## 2. Study Area and Data

The Yangtze River, 6300 km long, originates from the Tibetan Plateau and ends in the Chongming Island in Shanghai (shown in Figure 1). The minimum annual rainfall of this basin is about 270 mm in the west and the maximum is about 1900 mm in the Southeast [17]. Because of the monsoon climate, more than 70% of its annual precipitation occurs in summer. The Yangtze River basin is prone to huge flood events and it has caused great damages to social prosperity and loss of life, and the flood in 1998 led to an economic loss of more than $20 billion [18]. To this end, many measures have been taken in recent years. The Three Gorges Project was built in the Yangtze River and it has been completed in 2003, the main function of which is flood control. Besides, the streamflow is also sensitive to climate changes [19], which makes it more necessary and important to reassess the flood conditions and forecast future risks in this region.

According to its geographical and climatic characteristics, the Yangtze River is subdivided into three sections, where Yichang is the dividing point between the upper and middle reaches. The Yichang station, located 44 km downstream of the Three Gorges Reservoir, is an important monitoring station for hydrological regimes in the upper Yangtze River. In this study, daily averaged streamflow records at the Yichang station from 1949 to 2012 were collected for research, and the flood peak and 7-day flood volume series were extracted from the data using the block maximum approach. The flood peak (P), is defined as the discharge of the annual maximum flood; the 7-day flood volume (V), is defined as the integral of the annual maximum 7-day flood and time, it does not necessarily include the day of the annual maximum flood. There are no missing values in the records for this period.

## 3. Methodology

#### 3.1. Trend Analysis

#### 3.1.1. Univariate Trend Test

The Mann-Kendall (M-K) trend test [20,21] is a rank-based method which is widely adopted in hydro-meteorological studies for detecting the trend in a time series. For a hydrological variable x with n years of records, the test is based on the statistic value S defined by the following formula:

$$S={\displaystyle \sum _{1\le i<j\le n}\mathrm{sgn}({x}_{j}-{x}_{i}),\text{}\mathrm{sgn}({x}_{j}-{x}_{i})=\{\begin{array}{l}+1\text{}\mathrm{if}\text{}({x}_{j}-{x}_{i})\text{}\text{}0\\ 0\hspace{1em}\mathrm{if}\text{}({x}_{j}-{x}_{i})\text{}=\text{}0\\ -1\text{}\mathrm{if}\text{}({x}_{j}-{x}_{i})\text{}\text{}0\end{array}}$$

Under a null hypothesis of no trend, the statistical S is approximately normally distributed with zero mean and its variance:

$$Var\left(S\right)\text{}=\text{}\left[n\left(n-1\right)\left(2n+5\right)\right]/18$$

The flood peak and volume series were examined with a two-sided test given a 0.05 significance level in this study.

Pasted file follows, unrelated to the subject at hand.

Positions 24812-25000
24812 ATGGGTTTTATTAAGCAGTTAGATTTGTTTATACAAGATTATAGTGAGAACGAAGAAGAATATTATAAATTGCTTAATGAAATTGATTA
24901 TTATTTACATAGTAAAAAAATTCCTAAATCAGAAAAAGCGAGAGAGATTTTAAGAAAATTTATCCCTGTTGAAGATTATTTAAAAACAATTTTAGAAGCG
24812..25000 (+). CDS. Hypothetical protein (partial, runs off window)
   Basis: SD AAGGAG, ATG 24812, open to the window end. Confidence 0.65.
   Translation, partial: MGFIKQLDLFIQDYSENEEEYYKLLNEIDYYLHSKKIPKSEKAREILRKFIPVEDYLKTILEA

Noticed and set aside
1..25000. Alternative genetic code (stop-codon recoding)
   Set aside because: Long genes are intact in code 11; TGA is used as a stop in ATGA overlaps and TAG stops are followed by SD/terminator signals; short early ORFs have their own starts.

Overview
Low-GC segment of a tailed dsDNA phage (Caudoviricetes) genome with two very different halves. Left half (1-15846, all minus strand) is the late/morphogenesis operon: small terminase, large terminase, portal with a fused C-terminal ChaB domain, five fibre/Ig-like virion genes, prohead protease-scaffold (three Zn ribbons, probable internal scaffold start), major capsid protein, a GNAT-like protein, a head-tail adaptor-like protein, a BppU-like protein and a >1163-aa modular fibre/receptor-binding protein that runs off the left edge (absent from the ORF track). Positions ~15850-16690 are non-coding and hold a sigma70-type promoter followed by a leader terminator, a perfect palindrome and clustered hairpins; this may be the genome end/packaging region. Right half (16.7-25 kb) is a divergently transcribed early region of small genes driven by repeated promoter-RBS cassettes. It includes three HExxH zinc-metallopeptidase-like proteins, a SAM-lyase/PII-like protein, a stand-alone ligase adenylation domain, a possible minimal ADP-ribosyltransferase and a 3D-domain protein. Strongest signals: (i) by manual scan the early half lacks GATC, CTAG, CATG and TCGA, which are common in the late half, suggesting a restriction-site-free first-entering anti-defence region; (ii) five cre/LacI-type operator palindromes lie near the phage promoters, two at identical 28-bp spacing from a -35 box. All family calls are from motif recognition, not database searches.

#### 3.1.2. Multivariate Trend Test

The Covariance Sum Test (CST), introduced by Hirsch and Slack [22], was adopted as an extension of the univariate M-K test for detecting trends in multivariate correlated data in this study. In multivariate cases, the univariate statistic S
where

^{(u)}(u = 1, 2,…, d) for each component of the variables is calculated first. S = (S^{(1)}, S^{(2)},…, S^{(d)}) is a d-dimensional vector with a covariance matrix C_{M}= (c_{u,v})_{u,v=}_{1,}_{……d}, in which c_{u,v}= cov(M^{(u)},M^{(v)}). The covariate terms are calculated with the following equations [23]:
$${\widehat{c}}_{u,v}=\frac{{t}_{u,v}+{r}_{u,v}}{3}for\text{}u\ne v$$

$${t}_{u,v}={\displaystyle \sum _{i\le i<j\le n}\mathrm{sgn}({x}_{j}^{(u)}-{x}_{i}^{(u)})(}{x}_{j}^{(v)}-{x}_{i}^{(v)})$$

$${r}_{u,v}={\displaystyle \sum _{i,j,k=1}^{n}\mathrm{sgn}({x}_{k}^{(u)}-{x}_{j}^{(u)})({x}_{k}^{(v)}-{x}_{i}^{(v)})}$$

The multivariate M-K test is based on the statistic S

_{m}, given as:
$${S}_{m}={\displaystyle \sum _{u=1}^{d}{S}^{(u)}}$$

Under a null hypothesis, the statistic S

_{m}is asymptotically normal with zero mean and its variance is given as:
$$Var({S}_{m})={\displaystyle \sum _{u=1}^{d}Var({S}^{(u)})+2{\displaystyle \sum _{v=1,u=1}^{d,v-1}{c}_{u,v}}}$$

For a given significance level, the application of the CST is similar to that of the univariate M-K test.

#### 3.2. Time Varying Copula

Under a changing environment, both the marginal distribution of hydrological variables and the dependence structure between them might be changing and the non-stationary copula is a perfect solution to this problem. In bivariate cases, based on the conventional copula theory, the time varying copula is defined as follows [14]:
where F

$${H}_{{Y}_{1},{Y}_{2}}({y}_{1},{y}_{2})=C\left[{F}_{1}\left({y}_{1}|{\theta}_{1}^{t}\right),{F}_{2}\left({y}_{2}|{\theta}_{2}^{t}\right)|{\theta}_{c}^{t}\right]$$

_{1}( ) and F_{2}( ) are marginal distributions for the variables Y_{1}and Y_{2}, C( ) is the copula function; ${\theta}_{1}^{t}$ and ${\theta}_{2}^{t}$ are parameters for the marginal distributions, and ${\theta}_{c}^{t}$ is the parameter for the copula function, and the superscript t means the parameters are time varying. The procedure for how to construct a time varying copula model is presented in Figure 2.#### 3.2.1. Marginal Distribution